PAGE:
Social Security Disability Insurance and SSI

Jun 23, 2011 No Comments by

SSI v. SSDI

What's the difference?

Social Security Disability Insurance is different than Supplemental Security Income (SSI).  When first considering to apply for disability benefits, these are two terms that you will come by often.  Some people qualify for both and others only qualify for one or the other.

It is best explained by the Social Security Administration.

The Social Security and Supplemental Security Income disability programs are the largest of several Federal programs that provide assistance to people with disabilities. While these two programs are different in many ways, both are administered by the Social Security Administration and only individuals who have a disability and meet medical criteria may qualify for benefits under either program.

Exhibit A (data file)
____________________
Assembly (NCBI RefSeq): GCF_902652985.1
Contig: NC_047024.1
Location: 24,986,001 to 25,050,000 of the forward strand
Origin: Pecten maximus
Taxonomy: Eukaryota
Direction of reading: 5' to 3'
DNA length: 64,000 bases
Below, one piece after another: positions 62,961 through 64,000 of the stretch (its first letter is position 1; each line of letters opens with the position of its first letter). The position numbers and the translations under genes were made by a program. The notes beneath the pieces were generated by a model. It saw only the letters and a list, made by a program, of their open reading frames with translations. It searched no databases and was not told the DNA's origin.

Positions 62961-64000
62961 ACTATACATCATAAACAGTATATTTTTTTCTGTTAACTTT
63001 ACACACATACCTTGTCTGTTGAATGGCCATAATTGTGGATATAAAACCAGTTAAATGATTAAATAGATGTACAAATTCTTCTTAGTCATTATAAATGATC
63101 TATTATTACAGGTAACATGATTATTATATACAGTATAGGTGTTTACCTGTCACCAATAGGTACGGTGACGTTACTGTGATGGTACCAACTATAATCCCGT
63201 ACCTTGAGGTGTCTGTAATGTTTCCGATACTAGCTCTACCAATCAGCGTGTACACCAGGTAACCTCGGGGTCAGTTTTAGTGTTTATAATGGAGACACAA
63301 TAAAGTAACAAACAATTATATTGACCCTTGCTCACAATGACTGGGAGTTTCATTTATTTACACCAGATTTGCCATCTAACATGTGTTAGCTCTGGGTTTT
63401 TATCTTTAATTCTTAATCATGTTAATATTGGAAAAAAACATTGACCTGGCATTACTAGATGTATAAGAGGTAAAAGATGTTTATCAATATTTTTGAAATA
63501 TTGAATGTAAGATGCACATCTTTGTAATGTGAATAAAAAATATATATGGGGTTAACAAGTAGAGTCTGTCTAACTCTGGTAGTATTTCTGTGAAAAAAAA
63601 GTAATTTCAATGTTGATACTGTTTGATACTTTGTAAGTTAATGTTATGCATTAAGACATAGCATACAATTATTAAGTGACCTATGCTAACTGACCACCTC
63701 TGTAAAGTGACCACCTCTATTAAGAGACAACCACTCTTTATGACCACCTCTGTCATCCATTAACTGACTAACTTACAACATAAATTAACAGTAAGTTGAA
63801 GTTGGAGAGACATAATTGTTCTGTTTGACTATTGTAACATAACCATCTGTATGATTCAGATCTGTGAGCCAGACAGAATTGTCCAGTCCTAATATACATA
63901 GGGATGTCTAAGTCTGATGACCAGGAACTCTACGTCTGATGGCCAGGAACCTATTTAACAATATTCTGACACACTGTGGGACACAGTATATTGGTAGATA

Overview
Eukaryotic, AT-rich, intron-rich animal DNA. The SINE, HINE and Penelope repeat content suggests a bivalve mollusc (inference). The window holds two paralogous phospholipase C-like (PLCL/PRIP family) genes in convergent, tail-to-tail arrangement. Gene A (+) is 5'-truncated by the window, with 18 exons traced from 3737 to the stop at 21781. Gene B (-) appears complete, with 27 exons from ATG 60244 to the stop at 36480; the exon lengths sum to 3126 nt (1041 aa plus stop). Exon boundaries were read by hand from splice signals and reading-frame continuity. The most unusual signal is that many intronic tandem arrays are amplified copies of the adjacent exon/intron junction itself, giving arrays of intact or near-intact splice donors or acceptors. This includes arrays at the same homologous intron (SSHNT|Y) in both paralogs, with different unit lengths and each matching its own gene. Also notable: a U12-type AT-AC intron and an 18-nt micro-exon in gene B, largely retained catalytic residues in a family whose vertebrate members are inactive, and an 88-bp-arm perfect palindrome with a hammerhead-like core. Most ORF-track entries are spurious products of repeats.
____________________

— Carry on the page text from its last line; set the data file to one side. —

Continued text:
• Social Security Disability Insurance pays benefits to you and certain members of your family if you are “insured,” meaning that you worked long enough and paid Social Security taxes.
  • Supplemental Security Income pays benefits based on financial need.

via Benefits for People with Disabilities.

There you have it.  The benefits you receive are dependent upon many factors.  If you need help deciding which program(s) to apply for, give us a call at 1-866-425-5347 and we will be happy to answer all of the questions you may have about Social Security Disability Insurance and SSI.

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About the author

Jenn practices Social Security law exclusively. Prior to working at the Charles T. Hall Law Firm, Jennifer worked as a law clerk for Legal Aid of North Carolina in Winston-Salem, North Carolina. She is a member of the North Carolina State Bar, North Carolina Bar Association, Wake County Bar Association, North Carolina Advocates for Justice, and National Organization of Social Security Claimants Representatives. She is also a member of the Order of Barristers, a national honorary organization whose purpose is the encouragement of oral advocacy.